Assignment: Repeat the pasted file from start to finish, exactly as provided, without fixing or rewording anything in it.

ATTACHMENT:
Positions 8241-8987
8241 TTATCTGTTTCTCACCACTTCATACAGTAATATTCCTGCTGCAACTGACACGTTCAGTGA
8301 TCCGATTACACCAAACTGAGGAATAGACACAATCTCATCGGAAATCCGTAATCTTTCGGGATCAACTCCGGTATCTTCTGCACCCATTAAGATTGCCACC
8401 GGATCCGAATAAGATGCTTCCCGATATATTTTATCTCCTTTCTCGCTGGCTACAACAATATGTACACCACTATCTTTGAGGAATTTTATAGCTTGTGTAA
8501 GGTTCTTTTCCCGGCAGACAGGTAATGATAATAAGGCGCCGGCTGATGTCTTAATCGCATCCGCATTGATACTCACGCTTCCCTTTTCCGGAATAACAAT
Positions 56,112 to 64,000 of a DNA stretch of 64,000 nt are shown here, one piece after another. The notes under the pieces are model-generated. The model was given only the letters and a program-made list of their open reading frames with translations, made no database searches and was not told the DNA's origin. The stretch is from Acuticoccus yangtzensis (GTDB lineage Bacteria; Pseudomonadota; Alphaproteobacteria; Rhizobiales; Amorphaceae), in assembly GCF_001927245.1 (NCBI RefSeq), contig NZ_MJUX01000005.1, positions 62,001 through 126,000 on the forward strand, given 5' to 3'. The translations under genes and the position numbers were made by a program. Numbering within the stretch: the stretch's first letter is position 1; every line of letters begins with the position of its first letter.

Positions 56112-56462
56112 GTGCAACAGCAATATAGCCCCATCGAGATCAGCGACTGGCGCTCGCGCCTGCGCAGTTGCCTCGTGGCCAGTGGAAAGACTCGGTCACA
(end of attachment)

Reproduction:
Positions 8241-8987
8241 TTATCTGTTTCTCACCACTTCATACAGTAATATTCCTGCTGCAACTGACACGTTCAGTGA
8301 TCCGATTACACCAAACTGAGGAATAGACACAATCTCATCGGAAATCCGTAATCTTTCGGGATCAACTCCGGTATCTTCTGCACCCATTAAGATTGCCACC
8401 GGATCCGAATAAGATGCTTCCCGATATATTTTATCTCCTTTCTCGCTGGCTACAACAATATGTACACCACTATCTTTGAGGAATTTTATAGCTTGTGTAA
8501 GGTTCTTTTCCCGGCAGACAGGTAATGATAATAAGGCGCCGGCTGATGTCTTAATCGCATCCGCATTGATACTCACGCTTCCCTTTTCCGGAATAACAAT
Positions 56,112 to 64,000 of a DNA stretch of 64,000 nt are shown here, one piece after another. The notes under the pieces are model-generated. The model was given only the letters and a program-made list of their open reading frames with translations, made no database searches and was not told the DNA's origin. The stretch is from Acuticoccus yangtzensis (GTDB lineage Bacteria; Pseudomonadota; Alphaproteobacteria; Rhizobiales; Amorphaceae), in assembly GCF_001927245.1 (NCBI RefSeq), contig NZ_MJUX01000005.1, positions 62,001 through 126,000 on the forward strand, given 5' to 3'. The translations under genes and the position numbers were made by a program. Numbering within the stretch: the stretch's first letter is position 1; every line of letters begins with the position of its first letter.

Positions 56112-56462
56112 GTGCAACAGCAATATAGCCCCATCGAGATCAGCGACTGGCGCTCGCGCCTGCGCAGTTGCCTCGTGGCCAGTGGAAAGACTCGGTCACA